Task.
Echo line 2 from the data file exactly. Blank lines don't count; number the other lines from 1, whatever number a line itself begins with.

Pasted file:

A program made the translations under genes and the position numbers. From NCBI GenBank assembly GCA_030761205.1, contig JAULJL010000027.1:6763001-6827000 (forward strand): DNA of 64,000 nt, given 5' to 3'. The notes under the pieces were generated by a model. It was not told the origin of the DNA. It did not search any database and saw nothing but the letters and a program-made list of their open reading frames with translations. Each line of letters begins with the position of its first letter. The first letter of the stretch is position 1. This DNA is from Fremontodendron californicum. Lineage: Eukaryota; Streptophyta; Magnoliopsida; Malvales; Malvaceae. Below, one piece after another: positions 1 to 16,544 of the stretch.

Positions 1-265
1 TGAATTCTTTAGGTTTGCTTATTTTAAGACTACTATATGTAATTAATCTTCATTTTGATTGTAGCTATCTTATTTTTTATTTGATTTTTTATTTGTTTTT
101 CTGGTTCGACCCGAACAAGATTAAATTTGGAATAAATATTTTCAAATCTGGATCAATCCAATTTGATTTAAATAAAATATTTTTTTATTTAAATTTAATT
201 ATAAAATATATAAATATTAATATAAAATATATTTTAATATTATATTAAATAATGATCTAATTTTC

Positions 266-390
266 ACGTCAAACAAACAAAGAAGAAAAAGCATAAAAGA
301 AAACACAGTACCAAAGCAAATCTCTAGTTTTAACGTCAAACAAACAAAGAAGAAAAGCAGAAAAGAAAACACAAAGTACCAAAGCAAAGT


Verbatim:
Positions 1-265